Another class of alleged unmergers are those which Labov ascribes to near-merger, in which two sounds get so phonetically close to each other that observers claim they are merged and even their speakers have trouble perceiving the distinction. Nonetheless the two classes are consistently distinguished acoustically (and therefore also in articulation), and children, whose phonetic perceptual abilities are perhaps better than adults, are able to acquire the distinction. Later phonetic shifts may modify these phonetic targets so that they no longer are so close to each other, and observers then may claim that the sounds have mysteriously unmerged. However, they never had actually merged in the first place.
It may help dispel the common disbelief among linguists in the existence of near-mergers to describe an example. The best studied near-merger is that of ferry vs. furry in Philadelphian White English. For a class project some years ago, for example, I conducted a commutation test with a friend who was born and raised in Philadelphia. We tape-recorded him reading a randomized list of 13 tokens of the words ferry and furry. I backed the tape up to the 4th token, replayed the just-read list at a comfortable volume, and had my friend categorize his own pronunciations as ``a boat''(ferry) or ``an animal''(furry). His performance was 5 correct and 5 incorrect, which is exactly the expected score on a forced-choice, two-answer test if the answers are generated randomly, by coin-toss. That is, he couldn't tell which was which, in listening to his own speech. Later acoustic and impressionistic analysis of the tape showed that the vowels were in fact perfectly categorizable. A single line could be drawn on an F1-F2 chart to divide all tokens of one category from all tokens of the other. And I could teach myself to hear which was which, so that I could pass the test with a 100% correct score.
Thus the near-merger situation is this: speakers properly associate with two particular lexical sets a measurable phonetic difference which is audible to a trained phonetician. Despite this apparent phonemic difference, the same speakers are unable to correctly categorize the minimal pairs that they themselves produce.
The cognitive explanation for near-mergers is unknown at this time. However, I here propose an empirically testable explanation, based on the following two facts.
First, children are excellent impressionistic phoneticians; they acquire the most detailed features of phonetic production, which they must be able to hear, since they can imitate them (cf. Read, 1975, referred to in Kiparsky 1988). As maturation progresses, however, this perceptual ability apparently degrades. In fact, what it means to acquire a phonology is to a great extent simply learning not to be sensitive to non-distinctive differences; an overall loss of phonetic sensitivity is consistent with (though not logically implied by) this general effect.
Second, adults largely retain the phonetic patterns of their youth. In their youth, humans seem to learn an ingrained phonetic production system, precisely modeling the finest details of pronunciation and rendering them thoroughly automatic and unconscious. This pattern remains ingrained, crystallized, largely unmodified throughout the remainder of life. Studies of sound change in progress depend upon this fact in order to infer that the way teenagers were pronouncing things decades ago is much the same as the way the very same, now much older individuals pronounce things today. Thus a snapshot of the speech community at one moment in history that shows a pattern of age-grading in phonetic forms, could only reflect historical changes in progress if the people had this crystallized pattern of phonetic production.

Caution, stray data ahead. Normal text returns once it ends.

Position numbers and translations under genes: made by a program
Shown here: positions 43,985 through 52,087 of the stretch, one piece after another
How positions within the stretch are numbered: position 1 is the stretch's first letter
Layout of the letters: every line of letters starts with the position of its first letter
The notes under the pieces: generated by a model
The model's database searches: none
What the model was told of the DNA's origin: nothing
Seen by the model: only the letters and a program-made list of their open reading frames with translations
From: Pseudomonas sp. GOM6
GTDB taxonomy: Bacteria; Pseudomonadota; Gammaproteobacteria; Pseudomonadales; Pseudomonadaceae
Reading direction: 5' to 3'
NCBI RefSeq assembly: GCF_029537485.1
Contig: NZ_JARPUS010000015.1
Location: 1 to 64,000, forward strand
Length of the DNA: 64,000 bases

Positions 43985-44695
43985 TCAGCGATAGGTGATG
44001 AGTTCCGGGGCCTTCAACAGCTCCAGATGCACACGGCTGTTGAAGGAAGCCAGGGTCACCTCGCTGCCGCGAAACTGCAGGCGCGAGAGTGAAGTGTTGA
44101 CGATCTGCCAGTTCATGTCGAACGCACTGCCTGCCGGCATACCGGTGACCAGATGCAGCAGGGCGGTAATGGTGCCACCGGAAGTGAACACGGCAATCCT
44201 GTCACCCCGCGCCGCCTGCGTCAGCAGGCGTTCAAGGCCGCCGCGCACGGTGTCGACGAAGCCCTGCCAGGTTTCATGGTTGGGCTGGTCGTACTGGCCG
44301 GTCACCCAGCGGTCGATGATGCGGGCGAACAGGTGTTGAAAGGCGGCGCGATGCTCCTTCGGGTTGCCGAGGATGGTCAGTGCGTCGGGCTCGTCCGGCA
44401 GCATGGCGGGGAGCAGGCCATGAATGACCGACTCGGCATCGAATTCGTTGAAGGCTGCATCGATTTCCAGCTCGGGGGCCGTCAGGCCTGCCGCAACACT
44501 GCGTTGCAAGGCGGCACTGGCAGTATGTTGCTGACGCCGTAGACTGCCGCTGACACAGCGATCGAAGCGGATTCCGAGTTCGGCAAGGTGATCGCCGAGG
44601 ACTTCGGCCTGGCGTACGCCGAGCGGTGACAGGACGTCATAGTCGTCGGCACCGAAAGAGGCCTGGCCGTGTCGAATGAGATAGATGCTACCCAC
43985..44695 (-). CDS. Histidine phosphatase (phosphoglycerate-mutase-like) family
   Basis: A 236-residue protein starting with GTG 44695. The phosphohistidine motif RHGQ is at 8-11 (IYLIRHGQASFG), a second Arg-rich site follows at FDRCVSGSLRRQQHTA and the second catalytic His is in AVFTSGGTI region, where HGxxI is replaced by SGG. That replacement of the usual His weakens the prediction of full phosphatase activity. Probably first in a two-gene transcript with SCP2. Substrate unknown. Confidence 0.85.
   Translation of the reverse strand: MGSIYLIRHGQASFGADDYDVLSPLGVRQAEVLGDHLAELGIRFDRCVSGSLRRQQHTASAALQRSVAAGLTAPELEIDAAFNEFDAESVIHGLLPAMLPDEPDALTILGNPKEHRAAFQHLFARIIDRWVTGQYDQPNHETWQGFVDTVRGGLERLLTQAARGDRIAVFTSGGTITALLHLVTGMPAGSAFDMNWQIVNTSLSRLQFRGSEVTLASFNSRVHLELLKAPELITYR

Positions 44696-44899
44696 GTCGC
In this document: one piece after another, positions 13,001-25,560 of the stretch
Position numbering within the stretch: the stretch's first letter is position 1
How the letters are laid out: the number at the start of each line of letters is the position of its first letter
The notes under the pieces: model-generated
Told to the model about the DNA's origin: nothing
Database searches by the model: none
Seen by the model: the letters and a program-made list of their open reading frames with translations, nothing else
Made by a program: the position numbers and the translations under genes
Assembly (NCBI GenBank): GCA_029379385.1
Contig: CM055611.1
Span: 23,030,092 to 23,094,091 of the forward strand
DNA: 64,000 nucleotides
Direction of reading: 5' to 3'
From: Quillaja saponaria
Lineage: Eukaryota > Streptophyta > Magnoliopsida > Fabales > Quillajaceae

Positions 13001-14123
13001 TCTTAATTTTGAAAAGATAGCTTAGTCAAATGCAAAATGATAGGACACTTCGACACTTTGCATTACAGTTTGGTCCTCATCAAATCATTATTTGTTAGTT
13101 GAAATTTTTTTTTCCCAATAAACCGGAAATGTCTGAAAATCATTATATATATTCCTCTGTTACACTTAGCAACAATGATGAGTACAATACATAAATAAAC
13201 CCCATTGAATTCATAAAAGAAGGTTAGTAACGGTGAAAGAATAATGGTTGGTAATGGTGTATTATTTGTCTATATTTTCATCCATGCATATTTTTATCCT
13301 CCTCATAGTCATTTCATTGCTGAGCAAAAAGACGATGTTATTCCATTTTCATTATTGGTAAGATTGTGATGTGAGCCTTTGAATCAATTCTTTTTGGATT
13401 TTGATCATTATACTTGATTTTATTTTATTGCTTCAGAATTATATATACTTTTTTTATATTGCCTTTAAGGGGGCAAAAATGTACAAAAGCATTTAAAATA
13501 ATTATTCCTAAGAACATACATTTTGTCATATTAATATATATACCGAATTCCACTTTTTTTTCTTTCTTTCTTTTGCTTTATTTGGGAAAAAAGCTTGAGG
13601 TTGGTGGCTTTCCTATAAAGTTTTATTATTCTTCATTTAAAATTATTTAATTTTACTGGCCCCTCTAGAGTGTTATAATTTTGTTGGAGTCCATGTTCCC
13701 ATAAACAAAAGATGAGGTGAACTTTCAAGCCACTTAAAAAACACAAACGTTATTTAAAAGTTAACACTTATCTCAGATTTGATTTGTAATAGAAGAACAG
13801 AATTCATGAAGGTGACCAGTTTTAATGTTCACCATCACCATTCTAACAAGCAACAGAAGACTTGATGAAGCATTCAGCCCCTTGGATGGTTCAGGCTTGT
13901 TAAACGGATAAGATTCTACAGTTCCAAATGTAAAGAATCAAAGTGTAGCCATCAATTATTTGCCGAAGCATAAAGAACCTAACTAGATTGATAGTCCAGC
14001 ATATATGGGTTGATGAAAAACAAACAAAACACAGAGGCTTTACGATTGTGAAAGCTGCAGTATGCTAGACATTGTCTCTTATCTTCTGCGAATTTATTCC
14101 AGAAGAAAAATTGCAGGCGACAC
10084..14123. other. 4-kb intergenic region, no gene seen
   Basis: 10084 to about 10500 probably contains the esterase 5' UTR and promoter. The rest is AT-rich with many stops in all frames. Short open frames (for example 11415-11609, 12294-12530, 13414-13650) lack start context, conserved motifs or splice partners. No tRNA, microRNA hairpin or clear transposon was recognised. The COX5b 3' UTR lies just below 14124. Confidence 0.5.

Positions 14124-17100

These two facts may explain the near-merger situation. Children hear speech around them in which some phonetic distinction occurs and is associated with particular sets of words; they learn to match the pronunciations and to use the right sound with the right words. But what happens when the children mature? First, the pattern of production has become ingrained and remains unchanged. And second, their perceptual abilities degrade. Some phonetic distinctions may quite well be so small that a degradation in perceptual capabilities could make it impossible for mature speakers to categorize the sound itself. Thus speakers could acquire a distinction, retain it in production, yet be unable to use it in perception.
Notice that children can learn such a distinction from adults that produce it, whether or not their adult models are able to perceive the distinction. Children learn language based on the productions of their models, not based on what their models can perceive! In this way a historically stable situation could occur in which two sounds are produced with a small phonetic difference, by an entire community, but where none of the adults are able to actually make linguistic, perceptual use of the distinction.
Experiments to test predictions of this hypothesis are quite feasible. For example, children should pass a categorization test while adults fail it. Such experiments are beyond the scope of the present work; I hope to carry them out in future research.